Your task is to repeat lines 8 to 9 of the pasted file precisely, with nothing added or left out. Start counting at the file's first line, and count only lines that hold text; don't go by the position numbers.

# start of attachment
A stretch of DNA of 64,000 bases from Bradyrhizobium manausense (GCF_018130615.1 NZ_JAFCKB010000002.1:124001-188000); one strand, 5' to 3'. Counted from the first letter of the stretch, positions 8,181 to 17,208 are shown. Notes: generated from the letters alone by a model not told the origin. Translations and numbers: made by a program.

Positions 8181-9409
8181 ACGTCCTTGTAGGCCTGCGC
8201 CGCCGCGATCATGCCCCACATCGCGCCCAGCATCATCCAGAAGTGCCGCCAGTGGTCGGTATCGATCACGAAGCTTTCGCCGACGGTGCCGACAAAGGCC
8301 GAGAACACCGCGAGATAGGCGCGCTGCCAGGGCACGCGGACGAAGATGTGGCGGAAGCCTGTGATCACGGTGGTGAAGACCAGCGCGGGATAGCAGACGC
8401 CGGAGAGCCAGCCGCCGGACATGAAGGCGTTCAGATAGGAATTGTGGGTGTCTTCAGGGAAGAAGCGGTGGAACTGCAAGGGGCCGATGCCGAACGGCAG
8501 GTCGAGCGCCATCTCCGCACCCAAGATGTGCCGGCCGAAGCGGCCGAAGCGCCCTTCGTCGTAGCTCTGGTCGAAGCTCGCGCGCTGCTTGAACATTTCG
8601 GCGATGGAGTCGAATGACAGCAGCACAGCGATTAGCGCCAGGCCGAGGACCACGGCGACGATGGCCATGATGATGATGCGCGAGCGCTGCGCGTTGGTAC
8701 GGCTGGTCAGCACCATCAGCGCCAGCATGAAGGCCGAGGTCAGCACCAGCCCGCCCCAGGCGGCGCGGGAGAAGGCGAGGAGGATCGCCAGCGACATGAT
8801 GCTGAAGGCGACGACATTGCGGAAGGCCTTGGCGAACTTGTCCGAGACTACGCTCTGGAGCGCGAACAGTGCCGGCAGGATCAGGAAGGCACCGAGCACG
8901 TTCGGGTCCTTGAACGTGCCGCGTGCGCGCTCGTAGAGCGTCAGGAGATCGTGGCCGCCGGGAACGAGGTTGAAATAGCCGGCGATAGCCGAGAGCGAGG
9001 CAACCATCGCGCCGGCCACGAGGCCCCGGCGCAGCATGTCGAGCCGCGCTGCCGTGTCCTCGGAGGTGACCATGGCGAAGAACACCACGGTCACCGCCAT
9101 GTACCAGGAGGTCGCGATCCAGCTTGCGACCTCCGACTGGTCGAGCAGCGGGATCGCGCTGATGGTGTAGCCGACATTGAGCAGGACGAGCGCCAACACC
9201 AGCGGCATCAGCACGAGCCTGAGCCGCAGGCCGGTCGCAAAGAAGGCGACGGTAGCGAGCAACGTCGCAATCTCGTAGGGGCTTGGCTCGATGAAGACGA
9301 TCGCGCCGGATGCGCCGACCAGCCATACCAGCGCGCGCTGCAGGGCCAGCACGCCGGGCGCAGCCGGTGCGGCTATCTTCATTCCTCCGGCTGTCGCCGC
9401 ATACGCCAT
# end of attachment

8601 GCGATGGAGTCGAATGACAGCAGCACAGCGATTAGCGCCAGGCCGAGGACCACGGCGACGATGGCCATGATGATGATGCGCGAGCGCTGCGCGTTGGTAC
8701 GGCTGGTCAGCACCATCAGCGCCAGCATGAAGGCCGAGGTCAGCACCAGCCCGCCCCAGGCGGCGCGGGAGAAGGCGAGGAGGATCGCCAGCGACATGAT